Writing Excuses 5.28: E-publishing

Recording in front of a live audience is a treat. Doing so while interviewing one of our heroes is a rare treat. Having two of them on stage with us at once is so rare as to be a unique delight.

Dave Wolverton (aka David Farland) and Tracy Hickman joined Dan and Howard in a lecture hall at Brigham Young University during Life, The Universe, and Everything XXIX, and we managed to capture the session on a handheld recorder.

Our topic? Ebooks and e-publishing. We talk about New York publishing, syndicated comics, and how electronic publishing has disrupted these markets. Dave and Tracy both offer insights from their long careers as professional writers.

We then talk about what all this means to you, the creator. We offer advice that can be applied equally well at the beginning of your writing career and during those happy, established, halcyon days. This isn’t the be-all, end-all, predict-the-future-of-publishing podcast that the industry is hungry for, but we’re not trying to predict the future of publishing. We’re trying to help you shape your future as a writer.

Audiobook Pick-of-the-Week: The Golden Queen: Book 1, by David Farland, narrated by Peter Ganim.

Writing Prompt: Write something. Oh, it may seem trite, it may seem like a joke we played on our guest, but it sprang from the mind of Tracy Hickman himself, so, you know, get on it.

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57 thoughts on “Writing Excuses 5.28: E-publishing”

  1. My prediction is that publishing companies will become marketing companies. Authors will be publishing their books via ebook or self-publishing or whatever, but they can then send it to publishing companies who will review it the same way they review manuscripts now, and if they like it, they’ll do all the marketing, for a fee. They won’t have to do any of the physical publishing, and will earn a lot less from each individual book than they do now, but it will allow the industry to still have its gatekeepers while at the same time letting authors still have the choice of doing everything completely by themselves if that’s what they want.

    Another possibility is that we’ll start to see companies who review ebooks and rank them so that people can go to their site in order to find out which books they should read, rather than randomly picking one out of the crowd.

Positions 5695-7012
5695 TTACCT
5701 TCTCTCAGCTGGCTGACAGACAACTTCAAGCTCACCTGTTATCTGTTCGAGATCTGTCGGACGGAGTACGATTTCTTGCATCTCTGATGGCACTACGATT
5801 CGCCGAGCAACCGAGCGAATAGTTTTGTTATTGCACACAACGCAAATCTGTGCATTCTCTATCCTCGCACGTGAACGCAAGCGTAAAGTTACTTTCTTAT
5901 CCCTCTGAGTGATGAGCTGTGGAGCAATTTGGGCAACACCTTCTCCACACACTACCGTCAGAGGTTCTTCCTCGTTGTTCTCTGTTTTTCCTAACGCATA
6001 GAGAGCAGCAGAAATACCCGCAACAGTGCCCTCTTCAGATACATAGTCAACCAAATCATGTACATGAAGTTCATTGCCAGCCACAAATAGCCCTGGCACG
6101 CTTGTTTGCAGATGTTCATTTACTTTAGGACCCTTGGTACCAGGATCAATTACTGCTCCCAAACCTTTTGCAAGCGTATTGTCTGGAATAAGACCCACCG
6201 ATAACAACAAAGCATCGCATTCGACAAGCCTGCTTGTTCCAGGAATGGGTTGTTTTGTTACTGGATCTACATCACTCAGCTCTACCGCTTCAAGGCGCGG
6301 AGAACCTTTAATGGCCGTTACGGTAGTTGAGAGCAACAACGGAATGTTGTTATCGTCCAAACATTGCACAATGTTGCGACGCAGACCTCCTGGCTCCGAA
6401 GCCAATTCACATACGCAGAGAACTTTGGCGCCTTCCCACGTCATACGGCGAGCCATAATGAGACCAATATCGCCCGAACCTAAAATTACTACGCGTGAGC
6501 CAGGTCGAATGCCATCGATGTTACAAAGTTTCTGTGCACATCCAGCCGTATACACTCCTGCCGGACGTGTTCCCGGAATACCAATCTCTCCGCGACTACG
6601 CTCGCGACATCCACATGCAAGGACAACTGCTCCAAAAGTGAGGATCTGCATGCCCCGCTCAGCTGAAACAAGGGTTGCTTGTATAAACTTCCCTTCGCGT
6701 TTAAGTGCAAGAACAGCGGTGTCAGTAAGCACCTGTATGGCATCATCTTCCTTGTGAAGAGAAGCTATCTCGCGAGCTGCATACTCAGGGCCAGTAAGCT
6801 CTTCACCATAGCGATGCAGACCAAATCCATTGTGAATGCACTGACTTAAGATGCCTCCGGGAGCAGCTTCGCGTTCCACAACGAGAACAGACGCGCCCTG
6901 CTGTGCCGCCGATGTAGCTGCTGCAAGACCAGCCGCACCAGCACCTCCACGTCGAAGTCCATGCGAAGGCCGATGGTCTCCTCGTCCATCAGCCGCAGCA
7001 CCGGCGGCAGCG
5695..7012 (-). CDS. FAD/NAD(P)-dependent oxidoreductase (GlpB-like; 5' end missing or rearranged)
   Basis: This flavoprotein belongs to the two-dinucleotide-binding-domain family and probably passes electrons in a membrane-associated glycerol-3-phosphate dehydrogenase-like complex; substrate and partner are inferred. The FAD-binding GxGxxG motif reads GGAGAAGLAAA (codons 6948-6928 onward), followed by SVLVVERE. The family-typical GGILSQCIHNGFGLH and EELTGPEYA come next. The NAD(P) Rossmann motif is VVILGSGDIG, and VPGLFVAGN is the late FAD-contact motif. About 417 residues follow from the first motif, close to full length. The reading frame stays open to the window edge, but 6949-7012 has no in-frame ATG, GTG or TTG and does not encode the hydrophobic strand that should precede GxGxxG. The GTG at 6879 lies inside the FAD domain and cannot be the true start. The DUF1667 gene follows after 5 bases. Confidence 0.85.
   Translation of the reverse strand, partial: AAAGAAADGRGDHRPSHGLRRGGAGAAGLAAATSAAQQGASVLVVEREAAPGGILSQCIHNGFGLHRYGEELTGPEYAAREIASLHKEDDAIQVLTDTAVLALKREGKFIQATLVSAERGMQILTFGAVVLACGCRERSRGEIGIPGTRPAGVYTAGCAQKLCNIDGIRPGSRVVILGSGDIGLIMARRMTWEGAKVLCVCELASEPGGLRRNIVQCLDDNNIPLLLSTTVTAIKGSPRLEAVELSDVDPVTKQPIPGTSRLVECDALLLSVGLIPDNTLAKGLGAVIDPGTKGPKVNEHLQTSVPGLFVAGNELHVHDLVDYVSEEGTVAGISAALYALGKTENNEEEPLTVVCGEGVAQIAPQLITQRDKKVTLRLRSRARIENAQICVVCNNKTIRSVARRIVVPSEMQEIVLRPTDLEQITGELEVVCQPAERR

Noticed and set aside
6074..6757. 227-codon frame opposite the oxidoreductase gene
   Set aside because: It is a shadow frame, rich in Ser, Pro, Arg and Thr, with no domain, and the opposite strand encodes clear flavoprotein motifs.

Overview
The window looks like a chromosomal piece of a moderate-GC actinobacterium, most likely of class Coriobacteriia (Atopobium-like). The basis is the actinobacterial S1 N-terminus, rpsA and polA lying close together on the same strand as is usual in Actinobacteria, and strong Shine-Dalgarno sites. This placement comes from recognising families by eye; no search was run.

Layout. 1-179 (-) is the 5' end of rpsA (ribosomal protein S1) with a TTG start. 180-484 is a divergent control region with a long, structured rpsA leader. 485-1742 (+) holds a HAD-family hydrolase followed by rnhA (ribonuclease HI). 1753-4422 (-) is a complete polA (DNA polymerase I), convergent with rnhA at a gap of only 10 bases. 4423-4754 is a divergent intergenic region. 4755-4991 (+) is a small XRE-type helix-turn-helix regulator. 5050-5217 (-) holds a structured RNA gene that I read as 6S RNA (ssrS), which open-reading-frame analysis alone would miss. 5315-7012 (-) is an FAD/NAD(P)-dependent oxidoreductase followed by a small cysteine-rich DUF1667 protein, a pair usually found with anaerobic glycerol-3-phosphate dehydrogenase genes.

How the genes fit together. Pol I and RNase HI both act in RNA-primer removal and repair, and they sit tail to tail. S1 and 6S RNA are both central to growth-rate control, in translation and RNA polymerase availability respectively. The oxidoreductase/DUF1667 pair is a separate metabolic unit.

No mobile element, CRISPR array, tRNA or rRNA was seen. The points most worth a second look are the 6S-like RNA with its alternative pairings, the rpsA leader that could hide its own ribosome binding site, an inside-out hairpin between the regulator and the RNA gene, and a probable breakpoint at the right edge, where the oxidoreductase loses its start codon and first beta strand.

2. I’m surprised that any of the podcast actually got recorded. I saw the pen-sized digital recorder you used for this episode, and all the while I was thinking “this will never work. When they try to play back the audio file, all they’ll get is a bunch of static and distant voices.”

    It turned out pretty good.

  3. Ebooks is getting crazy so fast I can’t keep up no matter how hard I try, and on multiple fronts.

    You have John Locke blowing it up with his 7 books (at one point all 7 were top 100 on amazon, and I think I heard he sold 27k across all 7 books in ONE DAY. Even priced at .99 as they are that’s a ton of money for one day. However it brings up the argument of value of content, especially since amazon and B&N pay significantly lower royalties on anything under $2.99.

    At the same time, you have more and more people offering freelance services for covers, editing, etc at prices all over the place, indie favoring reviewers with followings, services like Kindle Nation Daily that’s paid ads cost a fair bit but are also driving huge sales…

    Over time I think people will start to figure out things that work, but it’s going to be a HUGE mess until it all starts to sort out. Plus people offering various services as a scam for free money until they get found out.

  4. What’s New York publishing? Is it an industry term or a publishers?

    I’m thinking it’s maybe like ‘Fleet Street’!?

    That one got lost in translation for me…

  5. Hey, could someone help me out? I just listened to the entire podcast twice, and I STILL cannot figure out whether it was Dave Wolverton or Tracy Hickman who said, in the longish speech toward the end, “Your words do not live or breathe until someone reads them and puts life to them.”

    Which one was it? I want to quote it on my blog, but I’d like to attribute it correctly.

  6. So should we even bother trying to become a professional writer? What would you guys do different if you were starting out today?